1. Windows 8 didn't fly
When a brand-new product hits a market people say: "Fly or Die". The new Windows 8, which was strenuously pushed by Microsoft - is not flying, at least. But such a monster will hardly die quickly. Perhaps, Microsoft will bring a hoisting crane and slowly lift it into the sky.

2. Office Wars: MS Office vs Google Apps
The second (by importance) Microsoft's product - Office - also has to survive and play catch up with Google. Microsoft added collaborative editing, Google added mobile collaborative editing. Microsoft launched Outlook.com (to compete with GMail), Google launched Google Drive (to compete with SkyDrive). Microsoft acquired Yammer, Google acquired QuickOffice. Microsoft pulled Skype to Office, Google - pulled Hangouts. Microsoft signed Toyota, Google signed General Motors.

3. Amazon, Google, Microsoft against the Soviet Union
This year clarified the state of thing in the cloud platforms sphere. OpenStak, the open-source cloud platform was launched and it's ruled by the bunch of IT giants, reminding the Soviet Union. They want to create the standard of cloud infrastructure, which will give customers the freedom of choosing provider. In opposition to this project - Amazon, Microsoft and Google are developing their proprietary platforms and attracting customers by constantly lowering prices.

4. Mobile Wars: Apple vs Samsung
Microsoft is experiencing high pressure on OS, Office and Cloud markets. But on the Mobile market it only dreams of being in real competition, even having launched own tablet Windows Surface and Windows Phone 8. Here, on the Mobile market, Apple and Samsung (that is representing Android) are fighting. Apple won the Patent War Cup, and Samsung won the Global phone market and is the new Mobile king.

5. LinkedIn rise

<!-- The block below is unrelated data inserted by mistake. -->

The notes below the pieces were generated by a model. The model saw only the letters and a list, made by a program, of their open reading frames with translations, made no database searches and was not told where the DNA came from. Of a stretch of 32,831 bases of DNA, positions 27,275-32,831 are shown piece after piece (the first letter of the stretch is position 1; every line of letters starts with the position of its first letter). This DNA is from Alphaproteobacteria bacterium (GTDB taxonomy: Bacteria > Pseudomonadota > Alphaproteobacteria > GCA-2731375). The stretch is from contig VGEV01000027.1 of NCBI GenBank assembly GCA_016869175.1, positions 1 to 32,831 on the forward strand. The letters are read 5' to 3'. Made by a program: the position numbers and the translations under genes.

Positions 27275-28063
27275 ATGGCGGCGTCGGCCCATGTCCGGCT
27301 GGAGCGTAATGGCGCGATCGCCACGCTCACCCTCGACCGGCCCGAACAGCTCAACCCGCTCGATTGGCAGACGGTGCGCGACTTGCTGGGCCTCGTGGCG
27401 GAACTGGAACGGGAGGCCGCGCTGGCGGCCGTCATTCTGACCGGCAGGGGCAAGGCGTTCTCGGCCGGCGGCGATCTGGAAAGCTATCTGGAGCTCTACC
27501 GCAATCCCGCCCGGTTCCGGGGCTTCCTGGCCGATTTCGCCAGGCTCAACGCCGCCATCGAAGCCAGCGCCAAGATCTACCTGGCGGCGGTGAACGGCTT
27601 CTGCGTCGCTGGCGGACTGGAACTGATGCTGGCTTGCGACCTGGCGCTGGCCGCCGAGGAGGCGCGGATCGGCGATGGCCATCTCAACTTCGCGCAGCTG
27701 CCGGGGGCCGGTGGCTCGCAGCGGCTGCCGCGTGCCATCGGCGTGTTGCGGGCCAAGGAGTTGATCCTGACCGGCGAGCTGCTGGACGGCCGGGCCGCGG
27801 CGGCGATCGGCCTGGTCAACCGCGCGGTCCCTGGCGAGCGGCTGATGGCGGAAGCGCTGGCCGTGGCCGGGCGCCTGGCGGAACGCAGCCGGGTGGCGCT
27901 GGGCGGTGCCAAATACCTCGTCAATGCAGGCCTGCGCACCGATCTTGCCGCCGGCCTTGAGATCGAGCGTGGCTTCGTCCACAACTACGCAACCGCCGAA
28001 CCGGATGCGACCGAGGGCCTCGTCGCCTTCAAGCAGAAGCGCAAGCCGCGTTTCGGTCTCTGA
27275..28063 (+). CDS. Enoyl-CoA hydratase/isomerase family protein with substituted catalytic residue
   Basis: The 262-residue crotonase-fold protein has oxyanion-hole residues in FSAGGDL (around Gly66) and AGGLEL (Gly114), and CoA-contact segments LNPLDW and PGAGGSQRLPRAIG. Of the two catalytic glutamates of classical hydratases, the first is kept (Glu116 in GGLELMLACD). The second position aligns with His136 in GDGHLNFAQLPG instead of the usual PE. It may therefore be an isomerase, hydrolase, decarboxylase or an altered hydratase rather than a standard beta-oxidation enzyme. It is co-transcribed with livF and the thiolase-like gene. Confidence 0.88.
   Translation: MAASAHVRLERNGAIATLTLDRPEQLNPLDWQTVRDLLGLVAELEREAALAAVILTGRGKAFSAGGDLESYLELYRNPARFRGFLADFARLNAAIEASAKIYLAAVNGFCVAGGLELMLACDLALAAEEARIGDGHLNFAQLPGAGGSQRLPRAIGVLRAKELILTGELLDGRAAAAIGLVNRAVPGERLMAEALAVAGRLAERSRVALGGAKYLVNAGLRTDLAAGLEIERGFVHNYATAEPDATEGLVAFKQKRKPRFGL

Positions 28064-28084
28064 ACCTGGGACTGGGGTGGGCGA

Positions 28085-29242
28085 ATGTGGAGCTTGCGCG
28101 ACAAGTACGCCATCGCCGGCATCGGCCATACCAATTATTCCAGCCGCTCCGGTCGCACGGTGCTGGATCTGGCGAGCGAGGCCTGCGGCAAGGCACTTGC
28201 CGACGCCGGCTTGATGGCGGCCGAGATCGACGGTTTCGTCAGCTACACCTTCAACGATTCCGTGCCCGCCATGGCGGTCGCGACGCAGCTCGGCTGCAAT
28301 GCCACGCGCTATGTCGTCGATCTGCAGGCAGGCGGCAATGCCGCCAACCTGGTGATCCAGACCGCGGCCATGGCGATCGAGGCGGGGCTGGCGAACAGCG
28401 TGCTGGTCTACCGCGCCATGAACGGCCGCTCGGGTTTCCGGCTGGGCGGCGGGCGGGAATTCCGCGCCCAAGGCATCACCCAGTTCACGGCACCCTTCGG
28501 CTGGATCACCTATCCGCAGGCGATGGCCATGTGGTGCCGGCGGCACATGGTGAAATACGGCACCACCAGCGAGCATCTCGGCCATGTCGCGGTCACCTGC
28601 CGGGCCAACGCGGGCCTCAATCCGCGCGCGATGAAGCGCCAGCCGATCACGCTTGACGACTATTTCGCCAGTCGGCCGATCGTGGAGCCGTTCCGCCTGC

With the background of Facebook failures, LinkedIn, the business social network, has rapidly gained popularity in 2012. Constant updates, new features, new advertising tools, active marketing, attracting business leaders allowed LinkedIn to turn from the job-search service into the communication spot.



2012 Surprise! VMWare has joined OpenStack


Recently we found out that the open cloud platform alliance OpenStack includes several members from EMC. It was a surprise, because EMC owns VMWare - the direct competitor of OpenStack. We thought that it was a little misunderstanding in the Swedish family EMC-VMWare. But this wasn't the last surprise in this story. In the end of the last week, VMWare personally became the "Gold member" in OpenStack. (Recall, OpenStack was founded two years ago in order to struggle against the dominance of Amazons's public cloud and VMWare's data-center cloud management systems). Together with VMWare two more giants: Intel and NEC joined OpenStack on Friday. So now, on the cloud platform market we have the confrontation: Amazon vs "Everyone else". You may think that the forces are not equal, but ...

It's likely that VMWare's entry hardly strengthen OpenStack. First, VMWare is not going to stop developing its (competing) solutions vCloud cloud platform and Cloud Foundry. The company is considering it's contribution to OpenStack as an diversification of investments in cloud platforms. Second, it's probably just a political (or marketing) step by VMWare. Because its main virtualization-competitor Citrix has recently quit OpenStack. So it's an excellent opportunity to turn the whole cloud market against the rival.

In result, OpenStack may not just become the Soviet Union but the Soviet Union with political games. At first glance, such organization can't be effective.